Growing Up

I will never forget the day my parents dropped me off for college. My college was halfway across the country from my hometown, so my parents didn’t walk me into my dorm room, but instead left me at the airport. I don’t remember many of the details of what I did on that first day on my own. But I remember clear as day the strange feeling that I had as I watched my parents drive away.

I was completely on my own. Totally free. I could do whatever I wanted! Anything! That was thrilling. But I was also alone. I knew no one. I would have to make all of my own decisions. That was scary. My future was ahead of me, and I knew it was up to me to create a new life for myself. I had grown up in a supportive family and my parents had prepared me well, so though I felt twinges of fear, I had little doubt in my ability to do so.

That was my experience on that first independent day when I began my adult life. There’s a good chance that you had a similar experience–different details, but similar feelings.

But what must it be like for the kids in our residential ministries, venturing out for their first day outside the care of the Children’s Home? Recently eighteen, and now with full responsibility to take care of themselves and create their own future. Have you ever wondered about the feelings they might experience, or the thoughts that run through their minds on that day?


Not yet, sweet girl! You may have graduated from kindergarten, but you still have a ways to go.

In the five years that my husband and I have been missionaries with Kids Alive, we have seen several kids go through this transition to adulthood, and have had conversations with several who have already completed this transition. It is an incredibly difficult time in their lives.

When I plunged myself into the world of adulthood, I still had a safety net. I had a family to fall back on. I had positive role models, examples, and high expectations for my future. I had financial help from scholarships, financial aid, and my parents. I had a home to go back to for the summer and holidays. I had mom and dad standing quietly behind me, backing me up, in case I ever really needed help. It was easy to thrive during my transition.

But our kids don’t have a safety net naturally built into their future. And while it doesn’t mean that they are doomed, it does make their transition a little less thrilling and a lot more scary. The kids we work with often struggle, and for some, those first few years out on their own can be brutal. Some come through it well, and some do not. Of course, safety nets aren’t a necessity, but without them, they certainly face more obstacles than I ever did.


The Quinceañera…a girl’s 15th birthday celebration…the first big step toward adulthood in Peruvian culture.

This transition to adulthood is something that we as a ministry team have thought and prayed about often. When we take kids into our Children’s Homes, we become their family, and we want to be their family for life. So, what can we do to help? How can we better prepare them? How can we be their “net”?

Our team here in Peru is focused on improving this area. We aim to be intentional in preparing the children for adulthood while they are still with us. This involves teaching life skills, looking for natural gifts and talents and then searching out ways to develop them, and knowing their character strengths and weaknesses so that we can equip them better. After they leave, we aim to provide them with resources, when appropriate, and connections. We offer help in financing further education, and keep our ears open for job opportunities. We try to provide them with ongoing support, being available to them when they need help or advice, celebrating big and small life events with them, and connecting them with a key person that they know they can always call when they need help.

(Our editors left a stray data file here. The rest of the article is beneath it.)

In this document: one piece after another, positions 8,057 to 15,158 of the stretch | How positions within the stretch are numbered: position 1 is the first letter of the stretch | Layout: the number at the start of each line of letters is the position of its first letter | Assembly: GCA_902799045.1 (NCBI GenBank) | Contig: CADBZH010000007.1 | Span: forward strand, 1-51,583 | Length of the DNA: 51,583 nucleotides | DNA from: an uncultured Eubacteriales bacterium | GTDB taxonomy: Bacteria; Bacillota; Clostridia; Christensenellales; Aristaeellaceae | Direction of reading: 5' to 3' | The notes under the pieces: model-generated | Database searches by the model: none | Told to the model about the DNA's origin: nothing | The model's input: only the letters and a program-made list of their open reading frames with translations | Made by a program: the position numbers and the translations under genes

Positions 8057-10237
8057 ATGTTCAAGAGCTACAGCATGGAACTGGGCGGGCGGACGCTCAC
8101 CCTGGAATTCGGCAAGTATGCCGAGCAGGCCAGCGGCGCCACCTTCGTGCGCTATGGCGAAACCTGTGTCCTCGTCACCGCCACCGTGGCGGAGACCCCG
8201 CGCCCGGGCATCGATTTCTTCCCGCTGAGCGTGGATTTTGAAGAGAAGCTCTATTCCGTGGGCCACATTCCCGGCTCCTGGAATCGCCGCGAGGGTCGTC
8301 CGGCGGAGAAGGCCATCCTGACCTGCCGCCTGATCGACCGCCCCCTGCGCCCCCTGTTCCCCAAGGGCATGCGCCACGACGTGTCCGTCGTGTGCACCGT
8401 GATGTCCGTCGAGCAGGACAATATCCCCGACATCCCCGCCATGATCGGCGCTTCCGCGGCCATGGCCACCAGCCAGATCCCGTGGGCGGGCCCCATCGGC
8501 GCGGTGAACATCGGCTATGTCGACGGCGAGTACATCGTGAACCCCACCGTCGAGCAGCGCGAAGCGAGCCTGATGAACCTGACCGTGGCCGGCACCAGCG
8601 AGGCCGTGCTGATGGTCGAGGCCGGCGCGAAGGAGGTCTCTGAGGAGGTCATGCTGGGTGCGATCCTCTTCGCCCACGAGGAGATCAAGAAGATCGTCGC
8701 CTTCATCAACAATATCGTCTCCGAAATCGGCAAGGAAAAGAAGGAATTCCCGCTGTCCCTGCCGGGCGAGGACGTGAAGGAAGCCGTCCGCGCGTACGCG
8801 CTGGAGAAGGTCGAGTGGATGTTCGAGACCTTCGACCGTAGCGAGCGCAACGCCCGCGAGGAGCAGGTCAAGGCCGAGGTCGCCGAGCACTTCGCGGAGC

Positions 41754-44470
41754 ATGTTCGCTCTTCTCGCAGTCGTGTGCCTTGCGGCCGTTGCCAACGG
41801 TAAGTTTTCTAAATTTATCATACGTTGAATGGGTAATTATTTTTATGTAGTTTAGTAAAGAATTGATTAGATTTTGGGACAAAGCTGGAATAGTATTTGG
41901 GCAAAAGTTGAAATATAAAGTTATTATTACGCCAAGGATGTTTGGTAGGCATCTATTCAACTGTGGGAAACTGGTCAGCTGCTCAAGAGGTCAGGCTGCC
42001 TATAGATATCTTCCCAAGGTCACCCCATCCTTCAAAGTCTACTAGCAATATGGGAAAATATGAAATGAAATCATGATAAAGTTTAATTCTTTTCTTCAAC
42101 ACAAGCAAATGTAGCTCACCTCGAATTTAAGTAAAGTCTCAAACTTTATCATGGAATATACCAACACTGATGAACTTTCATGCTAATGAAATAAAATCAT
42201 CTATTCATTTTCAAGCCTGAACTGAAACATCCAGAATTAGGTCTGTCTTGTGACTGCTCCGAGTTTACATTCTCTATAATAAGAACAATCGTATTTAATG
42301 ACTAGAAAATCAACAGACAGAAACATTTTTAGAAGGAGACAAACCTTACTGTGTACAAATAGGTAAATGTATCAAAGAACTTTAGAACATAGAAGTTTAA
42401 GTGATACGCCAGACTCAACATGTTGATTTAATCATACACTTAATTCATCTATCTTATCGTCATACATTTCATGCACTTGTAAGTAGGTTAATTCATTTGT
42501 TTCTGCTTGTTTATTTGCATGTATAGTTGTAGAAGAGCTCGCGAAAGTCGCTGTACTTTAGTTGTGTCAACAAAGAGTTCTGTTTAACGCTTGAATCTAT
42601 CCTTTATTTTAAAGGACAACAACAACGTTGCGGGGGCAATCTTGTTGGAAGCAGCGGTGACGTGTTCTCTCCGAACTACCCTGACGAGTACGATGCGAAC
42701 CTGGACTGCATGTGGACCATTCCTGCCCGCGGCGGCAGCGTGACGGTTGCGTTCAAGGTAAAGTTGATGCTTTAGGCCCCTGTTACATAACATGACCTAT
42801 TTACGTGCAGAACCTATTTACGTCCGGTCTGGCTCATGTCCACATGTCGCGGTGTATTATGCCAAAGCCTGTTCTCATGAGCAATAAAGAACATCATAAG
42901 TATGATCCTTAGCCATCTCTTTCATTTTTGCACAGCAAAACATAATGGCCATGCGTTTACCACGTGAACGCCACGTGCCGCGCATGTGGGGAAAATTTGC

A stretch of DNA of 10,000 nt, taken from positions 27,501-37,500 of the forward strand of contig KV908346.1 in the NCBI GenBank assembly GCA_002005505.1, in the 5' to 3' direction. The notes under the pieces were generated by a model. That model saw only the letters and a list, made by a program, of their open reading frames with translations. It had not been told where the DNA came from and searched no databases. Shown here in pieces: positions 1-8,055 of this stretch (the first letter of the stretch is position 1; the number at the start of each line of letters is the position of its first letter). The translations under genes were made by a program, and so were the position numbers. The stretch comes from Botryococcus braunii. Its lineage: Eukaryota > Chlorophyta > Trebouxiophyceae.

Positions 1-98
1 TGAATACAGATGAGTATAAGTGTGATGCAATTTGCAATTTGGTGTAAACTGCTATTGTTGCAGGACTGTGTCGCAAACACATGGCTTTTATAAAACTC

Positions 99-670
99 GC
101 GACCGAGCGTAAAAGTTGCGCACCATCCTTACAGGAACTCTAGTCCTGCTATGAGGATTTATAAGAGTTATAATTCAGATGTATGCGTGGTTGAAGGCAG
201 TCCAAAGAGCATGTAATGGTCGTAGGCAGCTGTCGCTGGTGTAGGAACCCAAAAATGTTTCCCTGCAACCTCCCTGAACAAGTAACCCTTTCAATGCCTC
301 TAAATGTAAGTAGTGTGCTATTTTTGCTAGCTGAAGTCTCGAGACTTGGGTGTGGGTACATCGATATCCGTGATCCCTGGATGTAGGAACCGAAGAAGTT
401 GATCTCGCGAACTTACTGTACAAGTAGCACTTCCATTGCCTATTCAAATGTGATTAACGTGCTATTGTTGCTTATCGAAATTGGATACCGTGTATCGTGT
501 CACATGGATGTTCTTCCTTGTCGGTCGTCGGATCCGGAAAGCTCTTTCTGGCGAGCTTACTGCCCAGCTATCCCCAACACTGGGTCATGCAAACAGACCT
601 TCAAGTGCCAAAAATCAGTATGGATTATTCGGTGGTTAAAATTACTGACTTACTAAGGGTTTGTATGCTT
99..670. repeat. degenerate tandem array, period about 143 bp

These are our aims, and it is a tall order! Our time, money, connections, skills and manpower is limited, and we are very dependent on the body of Christ to make up the lack. The local Peruvian church has been very helpful in many of these areas.

But you can help, too! If you sponsor a child, please don’t forget about them once they turn eighteen and your financial commitment is over. Continue to pray for them! They need it now more than ever.

10 years later...and this kid is about to graduate from secondary school and start his adult life! Please be praying for him!

10 years later…and this one’s about to graduate from secondary school and start his adult life! *Ricardo is such a neat kid–we can’t wait to see what God has in store for him!

It’s also possible to help financially. We encourage our kids to continue their education after high school, whether it be university, seminary or technical school. Kids Alive has an Independence Fund that is used to help pay for any continuing education. If you are interested in helping any of our kids to pay for their higher education, please let us know.

Despite the challenges they face, we have so much HOPE for our kids! Each one of them was perfectly designed and formed by God, created for a purpose, and is wholly loved by their Father. We can trust that their lives are in His hands–and He’s got great plans for them!

*name changed to protect privacy

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